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Erra is an Akkadian plague god known from the Erra epos of the eighth century BCE. Erra is the god of mayhem and pestilence that is responsible for periods of political confusion. In the epic that is given the modern title Erra, the writer Kabti-ilani-Marduk, a descendent, he says of Dabibi, presents himself in a colophon following the text as simply the transcriber of a visionary dream in which Erra himself revealed the text.

The poem opens with an invocation. The god Erra is sleeping fitfully with his consort Mami but is roused by his advisor Išum and the Seven (Sibitti), who are the sons of heaven and earth— "champions without peer" is the repeated formula— and are each assigned a destructive destiny by Anu. Machinist and Sasson (1983) call them "personified weapons". They call on Erra to lead the destruction of mankind. Išum tries to mollify Erra's wakened violence, to no avail. Foreign peoples invade Babylonia, but are struck down by plague. Even Marduk, the patron of Babylonmarker, relinquishes his throne to Erra for a time. Tablets II and III are occupied with a debate between Erra and Išum. Erra goes to battle in Babylon, Sipparmarker, Urukmarker, Dūr-Kurigalzumarker and Dēr. The world is turned upside down: righteous and unrighteous are killed alike. Erra orders Išum to complete the work by defeating Babylon's enemies. Then the god withdraws to his own seat in Emeslam with the terrifying Seven, and mankind is saved. A propitiatory prayer ends the work.

The poem must have been central to Babylonian culture: at least thirty-six copies have been recovered from five first millennium sites— Assurmarker, Babylonmarker, Ninevehmarker, Sultantepemarker and Urmarker— more, even, as L. Cagni points out, than have been recovered of the Epic of Gilgamesh.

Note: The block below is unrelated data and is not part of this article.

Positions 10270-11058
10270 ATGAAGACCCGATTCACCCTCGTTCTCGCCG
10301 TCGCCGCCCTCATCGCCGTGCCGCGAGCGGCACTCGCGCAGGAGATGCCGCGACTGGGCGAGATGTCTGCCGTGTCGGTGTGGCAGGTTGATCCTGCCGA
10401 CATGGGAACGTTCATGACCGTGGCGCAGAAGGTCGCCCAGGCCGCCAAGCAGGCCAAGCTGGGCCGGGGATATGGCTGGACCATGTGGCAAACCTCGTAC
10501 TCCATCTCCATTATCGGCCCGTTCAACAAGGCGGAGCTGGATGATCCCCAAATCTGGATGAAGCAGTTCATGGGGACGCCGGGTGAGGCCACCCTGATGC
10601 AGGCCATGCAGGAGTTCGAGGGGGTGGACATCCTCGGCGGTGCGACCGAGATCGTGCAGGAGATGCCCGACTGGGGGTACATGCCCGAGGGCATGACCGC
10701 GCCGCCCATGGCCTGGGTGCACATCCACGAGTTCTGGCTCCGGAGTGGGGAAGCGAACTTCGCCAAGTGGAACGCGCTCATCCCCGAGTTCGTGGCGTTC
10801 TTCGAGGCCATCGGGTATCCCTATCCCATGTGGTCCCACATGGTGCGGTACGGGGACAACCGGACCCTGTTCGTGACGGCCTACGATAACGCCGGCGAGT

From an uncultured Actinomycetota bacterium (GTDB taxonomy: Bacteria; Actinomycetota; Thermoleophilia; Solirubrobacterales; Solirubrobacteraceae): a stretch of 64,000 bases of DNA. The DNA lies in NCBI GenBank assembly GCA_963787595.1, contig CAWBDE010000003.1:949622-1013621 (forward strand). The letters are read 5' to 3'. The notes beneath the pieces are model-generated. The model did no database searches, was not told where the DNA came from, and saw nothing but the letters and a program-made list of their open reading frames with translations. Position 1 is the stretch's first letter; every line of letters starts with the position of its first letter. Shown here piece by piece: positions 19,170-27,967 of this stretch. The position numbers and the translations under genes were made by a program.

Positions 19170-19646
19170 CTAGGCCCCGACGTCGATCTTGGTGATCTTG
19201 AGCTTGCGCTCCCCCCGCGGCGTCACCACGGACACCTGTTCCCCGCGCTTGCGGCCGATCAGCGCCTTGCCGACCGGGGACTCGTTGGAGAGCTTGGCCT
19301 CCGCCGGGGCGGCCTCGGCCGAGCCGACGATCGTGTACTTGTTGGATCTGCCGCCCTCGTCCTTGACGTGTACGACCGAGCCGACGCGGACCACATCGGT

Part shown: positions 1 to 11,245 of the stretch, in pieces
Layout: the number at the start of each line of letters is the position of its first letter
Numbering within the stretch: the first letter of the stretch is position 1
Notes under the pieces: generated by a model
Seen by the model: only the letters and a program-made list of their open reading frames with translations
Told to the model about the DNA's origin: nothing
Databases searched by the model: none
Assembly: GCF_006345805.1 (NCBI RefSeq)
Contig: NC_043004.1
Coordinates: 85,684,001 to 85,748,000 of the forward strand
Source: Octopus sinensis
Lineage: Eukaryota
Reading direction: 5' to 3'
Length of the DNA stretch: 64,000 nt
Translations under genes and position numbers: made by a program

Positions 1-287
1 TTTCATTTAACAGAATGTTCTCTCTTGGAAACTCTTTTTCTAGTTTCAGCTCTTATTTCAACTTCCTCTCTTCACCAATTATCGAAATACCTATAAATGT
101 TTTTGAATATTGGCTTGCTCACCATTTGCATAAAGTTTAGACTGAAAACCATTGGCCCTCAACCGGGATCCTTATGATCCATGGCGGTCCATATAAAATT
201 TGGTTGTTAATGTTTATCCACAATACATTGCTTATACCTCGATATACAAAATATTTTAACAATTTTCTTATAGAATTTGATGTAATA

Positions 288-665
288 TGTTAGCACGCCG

The text appears to some readers to be a mythologisation of historic turmoil in Mesopotamia, though scholars disagree as to the historic events that inspired the poem: the poet exclaims (tablet IV:3) "You changed out of your divinity and made yourself like a man."

The Erra text soon assumed magical functions (Burkert 1992:109-10) Parts of the text were inscribed on amulets employed for exorcism and as a prophylactic against the plague. The Seven are known from a range of Akkadian incantation texts: their demonic names vary, but their number, seven, is invariable.

The five tablets containing the Erra epos were first published in 1956, with an improved text, based on additional finds, appearing in 1969. Perhaps 70% of the poem has been recovered.

Walter Burkert noted the consonance of the purely mythic seven led by Erra with the Seven Against Thebes, widely assumed by Hellenists to have had a historical basis.


  1. Peter Machinist and J. M. Sasson, "Rest and Violence in the Poem of Erra" Journal of the American Oriental Society 103.1 (January 1983, pp. 221-226) p 221, prefer to withhold the expectations raised by "'myth', or worse, 'epic'" and simply call it "poem".
  2. Kabti-ilani-Marduk’s name has also surfaced in the “Catalogue of Texts and Authors” from the library of Ashurbanipal, published by Lambert in JCS 16.
  3. Erra V, 42-61
  4. She appears also in Atra-Hasis.
  5. Among the Greeks the Titans were sons of heaven and earth.
  6. The provenance of some Erra tablets is not securely known. (Machinist and Sasson 1983:221 note 2).
  7. L. Cagni, '"The Poem of Erra" SANE 1.3 (1977).
  8. P. Felix Gössmann, editor. Das Erra-epos (Würzburg) 1956. George Smith had published a fragment in The Chaldean Account of Genesis]], 1875 as "The Exploits of Lubara".
  9. Cagni, editor. L'Epopea di Erra in Studi Semitici 34, (Rome: Istituto di Studi del Vicino Oriente), 1969. Critical edition.
  10. Machinist and Sasson 1983:222.
  11. Burkert, The Orientalizing Revolution: Near Eastern Influences on Greek Culture in the Early Archaic Age, 1992, p 108ff.

See also

Akkadian mythology

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